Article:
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First Nations, tribal leaders support Alaska-Alberta rail link
First Nations and Alaskan Tribes have expressed their support for a new "purpose built" railroad that would link Alaska, Yukon, northern British Columbia and northern Alberta to the rest of North America.
Proposed by G Seven Generations Ltd. (G7G), the railroad would provide access to Pacific tidewater, enabling the import and export of commodities, including oil sands products.
"Studies have already demonstrated that a rail link to Alaska is a viable alternative to the oil pipelines currently being planned through British Columbia," said G7G Partner and Chief Executive Officer Matt Vickers in a prepared statement. "This approach is timely because it promises significant economic benefits to First Nations communities and all of Canada while avoiding many of the environmental risks associated with current pipeline proposals and related supertanker traffic off B.C.'s west coast."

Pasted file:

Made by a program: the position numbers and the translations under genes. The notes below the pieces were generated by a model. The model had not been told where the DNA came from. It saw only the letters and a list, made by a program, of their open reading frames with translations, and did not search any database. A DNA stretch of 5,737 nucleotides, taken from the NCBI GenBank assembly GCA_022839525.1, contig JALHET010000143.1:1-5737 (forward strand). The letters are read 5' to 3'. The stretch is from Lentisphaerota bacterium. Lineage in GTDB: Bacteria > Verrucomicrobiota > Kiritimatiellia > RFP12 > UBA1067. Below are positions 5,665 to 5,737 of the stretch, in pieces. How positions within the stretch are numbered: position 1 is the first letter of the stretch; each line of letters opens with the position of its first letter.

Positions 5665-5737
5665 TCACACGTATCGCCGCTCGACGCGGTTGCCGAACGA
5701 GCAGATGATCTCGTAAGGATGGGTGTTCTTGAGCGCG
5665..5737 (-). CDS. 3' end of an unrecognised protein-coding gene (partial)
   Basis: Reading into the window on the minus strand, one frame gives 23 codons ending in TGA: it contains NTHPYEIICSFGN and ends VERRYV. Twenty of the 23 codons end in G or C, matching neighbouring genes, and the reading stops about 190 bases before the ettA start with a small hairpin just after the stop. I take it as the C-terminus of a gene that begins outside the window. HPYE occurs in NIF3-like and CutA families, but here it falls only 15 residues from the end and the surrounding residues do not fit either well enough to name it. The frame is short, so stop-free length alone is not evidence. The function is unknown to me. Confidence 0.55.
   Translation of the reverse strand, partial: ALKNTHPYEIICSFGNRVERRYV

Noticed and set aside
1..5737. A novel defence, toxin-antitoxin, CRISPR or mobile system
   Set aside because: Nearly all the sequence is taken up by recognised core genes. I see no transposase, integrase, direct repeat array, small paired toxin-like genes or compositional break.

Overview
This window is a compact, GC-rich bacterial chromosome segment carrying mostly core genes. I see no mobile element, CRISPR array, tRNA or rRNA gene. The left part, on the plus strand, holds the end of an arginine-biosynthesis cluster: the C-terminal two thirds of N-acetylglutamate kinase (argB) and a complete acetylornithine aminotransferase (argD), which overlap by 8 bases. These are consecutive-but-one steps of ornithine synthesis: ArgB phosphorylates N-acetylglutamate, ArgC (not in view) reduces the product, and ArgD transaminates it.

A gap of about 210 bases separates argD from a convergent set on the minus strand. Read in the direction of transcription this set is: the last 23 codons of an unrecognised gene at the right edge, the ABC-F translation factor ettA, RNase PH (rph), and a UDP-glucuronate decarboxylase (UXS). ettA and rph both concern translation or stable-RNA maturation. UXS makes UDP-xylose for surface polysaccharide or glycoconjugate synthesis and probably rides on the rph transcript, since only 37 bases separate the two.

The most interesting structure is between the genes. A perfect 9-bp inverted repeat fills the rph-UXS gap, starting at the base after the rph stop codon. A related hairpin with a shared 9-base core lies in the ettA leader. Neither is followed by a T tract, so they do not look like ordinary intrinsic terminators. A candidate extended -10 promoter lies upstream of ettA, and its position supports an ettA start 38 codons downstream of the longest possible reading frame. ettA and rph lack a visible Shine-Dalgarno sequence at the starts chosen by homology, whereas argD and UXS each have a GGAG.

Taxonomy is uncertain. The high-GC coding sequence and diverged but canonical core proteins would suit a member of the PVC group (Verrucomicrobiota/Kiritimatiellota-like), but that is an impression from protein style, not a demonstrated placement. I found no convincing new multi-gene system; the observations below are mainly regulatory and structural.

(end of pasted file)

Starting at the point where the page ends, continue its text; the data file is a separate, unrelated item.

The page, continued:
The proposed 1,500-mile railroad would run northwest from Fort McMurray, Alberta, and connect with the Alyeska Pipeline at Delta Junction, about 80 miles south of Fairbanks, Alaska. The rail link would use an existing marine terminal in Valdez, Alaska, which is facing declining supply of oil from Alaska's North Slope. The Trans-Alaska Pipeline System currently carries oil from the North Slope to the Valdez marine super tanker terminal.
G7G officials have conducted outreach programs with First Nations and tribal leadership and now are hosting community meetings. The firm has offered the First Nations and tribal groups a 50 percent stake in the railroad.
"The First Nations fully support the concept because, in reality, if we don't take the initiative, somebody else will," said Simon Mervyn, chief of First Nation Na-cho Nyak Dun.
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